Karen DeSalvo, MD, the former national coordinator for health information technology for the federal government, has landed a new position with the Dell Medical School at the University of Texas at Austin.
DeSalvo will join the faculty at the school in January, where she will teach and research health policy.
At the school, she will serve as a professor in the Division of Primary Care and Value-Based Health, with a primary appointment in the Department of Internal Medicine and a secondary appointment in the Department of Population Health.
School executives say they expect DeSalvo to work on projects that will impact different parts of the medical school and take advantage of work at the University of Texas that includes community health, medical care and research related to the social determinants of health.
Harkening back to her leadership role in the federal government, DeSalvo will be looking to leverage technology and digital health in traditional public health programs and strategies.
“Dell Medical School, as a brand-new institution, has a unique opportunity to design an educational, clinical and community approach to health,” DeSalvo said. “The innovation that’s happening here is exciting, and I look forward to joining the dynamic and distinguished team of leaders.”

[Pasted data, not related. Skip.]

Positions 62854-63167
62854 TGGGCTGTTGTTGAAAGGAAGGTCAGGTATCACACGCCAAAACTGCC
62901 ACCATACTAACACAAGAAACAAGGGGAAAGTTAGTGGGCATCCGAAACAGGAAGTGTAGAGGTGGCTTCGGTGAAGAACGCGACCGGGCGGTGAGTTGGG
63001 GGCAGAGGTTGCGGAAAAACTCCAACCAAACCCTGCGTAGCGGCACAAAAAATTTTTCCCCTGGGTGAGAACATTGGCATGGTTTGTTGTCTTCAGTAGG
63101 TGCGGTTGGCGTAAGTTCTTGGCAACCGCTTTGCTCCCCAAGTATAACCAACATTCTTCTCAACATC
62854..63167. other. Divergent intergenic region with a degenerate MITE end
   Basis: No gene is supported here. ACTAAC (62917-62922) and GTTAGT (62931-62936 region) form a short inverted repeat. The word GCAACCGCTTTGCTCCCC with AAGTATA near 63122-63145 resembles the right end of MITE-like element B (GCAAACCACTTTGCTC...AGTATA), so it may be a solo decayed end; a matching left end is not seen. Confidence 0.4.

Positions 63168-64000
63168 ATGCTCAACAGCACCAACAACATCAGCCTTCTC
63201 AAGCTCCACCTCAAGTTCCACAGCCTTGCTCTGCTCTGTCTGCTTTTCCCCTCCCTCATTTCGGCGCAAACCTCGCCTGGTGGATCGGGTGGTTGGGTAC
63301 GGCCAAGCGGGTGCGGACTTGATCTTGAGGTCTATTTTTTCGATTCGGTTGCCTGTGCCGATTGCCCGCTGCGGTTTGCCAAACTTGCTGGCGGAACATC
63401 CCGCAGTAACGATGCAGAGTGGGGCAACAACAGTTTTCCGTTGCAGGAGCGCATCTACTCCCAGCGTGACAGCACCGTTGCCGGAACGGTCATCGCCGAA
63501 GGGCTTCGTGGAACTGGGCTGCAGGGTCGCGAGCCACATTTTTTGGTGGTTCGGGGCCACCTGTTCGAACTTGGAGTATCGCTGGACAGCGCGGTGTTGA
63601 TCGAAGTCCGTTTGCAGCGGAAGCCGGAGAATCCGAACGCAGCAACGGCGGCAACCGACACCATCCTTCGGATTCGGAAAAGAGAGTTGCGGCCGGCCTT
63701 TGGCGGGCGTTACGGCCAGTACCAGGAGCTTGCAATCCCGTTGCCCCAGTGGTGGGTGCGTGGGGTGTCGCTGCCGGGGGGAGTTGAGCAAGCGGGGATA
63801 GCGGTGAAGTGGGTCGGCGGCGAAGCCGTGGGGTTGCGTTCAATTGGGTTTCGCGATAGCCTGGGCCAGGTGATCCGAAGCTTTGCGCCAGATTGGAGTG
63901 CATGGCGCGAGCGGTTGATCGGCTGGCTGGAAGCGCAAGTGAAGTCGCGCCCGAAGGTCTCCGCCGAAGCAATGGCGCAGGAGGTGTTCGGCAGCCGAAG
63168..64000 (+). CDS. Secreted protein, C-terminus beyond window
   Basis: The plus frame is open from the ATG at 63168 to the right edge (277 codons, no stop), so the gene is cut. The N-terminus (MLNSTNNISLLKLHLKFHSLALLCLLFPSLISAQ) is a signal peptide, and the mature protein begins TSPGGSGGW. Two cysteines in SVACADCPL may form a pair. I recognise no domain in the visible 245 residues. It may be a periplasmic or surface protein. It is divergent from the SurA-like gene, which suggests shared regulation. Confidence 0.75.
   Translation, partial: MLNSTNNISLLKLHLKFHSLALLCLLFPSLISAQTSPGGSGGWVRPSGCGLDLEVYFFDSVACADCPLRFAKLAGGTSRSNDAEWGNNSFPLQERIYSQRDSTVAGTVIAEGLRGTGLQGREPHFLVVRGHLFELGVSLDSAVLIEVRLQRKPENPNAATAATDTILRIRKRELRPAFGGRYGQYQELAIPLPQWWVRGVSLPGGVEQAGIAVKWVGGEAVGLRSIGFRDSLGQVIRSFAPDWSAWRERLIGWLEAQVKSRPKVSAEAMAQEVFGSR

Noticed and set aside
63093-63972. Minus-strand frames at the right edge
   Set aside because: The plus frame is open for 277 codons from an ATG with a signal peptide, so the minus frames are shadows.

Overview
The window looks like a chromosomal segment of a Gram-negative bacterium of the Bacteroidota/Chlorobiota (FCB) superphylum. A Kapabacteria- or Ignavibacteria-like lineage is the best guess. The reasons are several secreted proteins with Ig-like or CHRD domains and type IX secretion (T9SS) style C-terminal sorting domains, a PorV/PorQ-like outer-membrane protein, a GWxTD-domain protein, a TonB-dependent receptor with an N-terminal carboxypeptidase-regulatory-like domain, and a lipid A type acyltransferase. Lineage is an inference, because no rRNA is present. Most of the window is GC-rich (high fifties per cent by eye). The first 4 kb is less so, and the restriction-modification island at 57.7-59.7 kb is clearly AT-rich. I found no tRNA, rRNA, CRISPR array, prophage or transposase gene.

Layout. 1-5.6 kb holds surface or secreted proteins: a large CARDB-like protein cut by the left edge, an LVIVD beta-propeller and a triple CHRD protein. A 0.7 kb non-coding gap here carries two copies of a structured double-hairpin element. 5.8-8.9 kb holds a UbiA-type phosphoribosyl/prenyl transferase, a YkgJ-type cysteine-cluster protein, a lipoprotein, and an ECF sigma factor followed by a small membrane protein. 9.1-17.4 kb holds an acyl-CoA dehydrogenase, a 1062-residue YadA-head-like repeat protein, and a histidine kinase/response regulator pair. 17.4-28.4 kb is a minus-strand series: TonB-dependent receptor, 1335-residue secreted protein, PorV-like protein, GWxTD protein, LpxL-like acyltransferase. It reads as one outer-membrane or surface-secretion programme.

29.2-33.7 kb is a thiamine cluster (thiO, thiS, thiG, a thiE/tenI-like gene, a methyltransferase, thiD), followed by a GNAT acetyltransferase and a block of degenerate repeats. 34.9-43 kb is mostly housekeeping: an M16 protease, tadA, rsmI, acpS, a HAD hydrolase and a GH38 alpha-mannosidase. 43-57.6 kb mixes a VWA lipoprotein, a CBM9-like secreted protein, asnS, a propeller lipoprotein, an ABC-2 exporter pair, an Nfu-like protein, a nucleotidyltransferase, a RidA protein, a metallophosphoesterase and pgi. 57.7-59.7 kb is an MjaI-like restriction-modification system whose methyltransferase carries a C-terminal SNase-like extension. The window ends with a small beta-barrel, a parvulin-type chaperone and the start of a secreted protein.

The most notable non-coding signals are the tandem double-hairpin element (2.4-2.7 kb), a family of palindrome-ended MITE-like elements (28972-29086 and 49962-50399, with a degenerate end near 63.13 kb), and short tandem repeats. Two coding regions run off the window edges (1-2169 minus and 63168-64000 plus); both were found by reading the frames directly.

Already on the staff of the medical school are health policy experts Mark McClellan, who led the federal Food and Drug Administration and the Centers for Medicare and Medicaid Services under President George W. Bush, and Lisa Kirsch, a veteran Texas Health and Human Services Commission leader who specializes in Medicaid and the Children’s Health Insurance Program.
DeSalvo was named to head the Office of the National Coordinator for Health Information Technology in early 2014, but then stepped down from the role in August 2016. She remained in the federal government as assistant secretary for the Department of Health and Human Services, stepping down this past February with the change to the Trump administration.
She previously served as New Orleans Health Commissioner and New Orleans Mayor Mitchell Landrieu’s Senior Health Policy Advisor.
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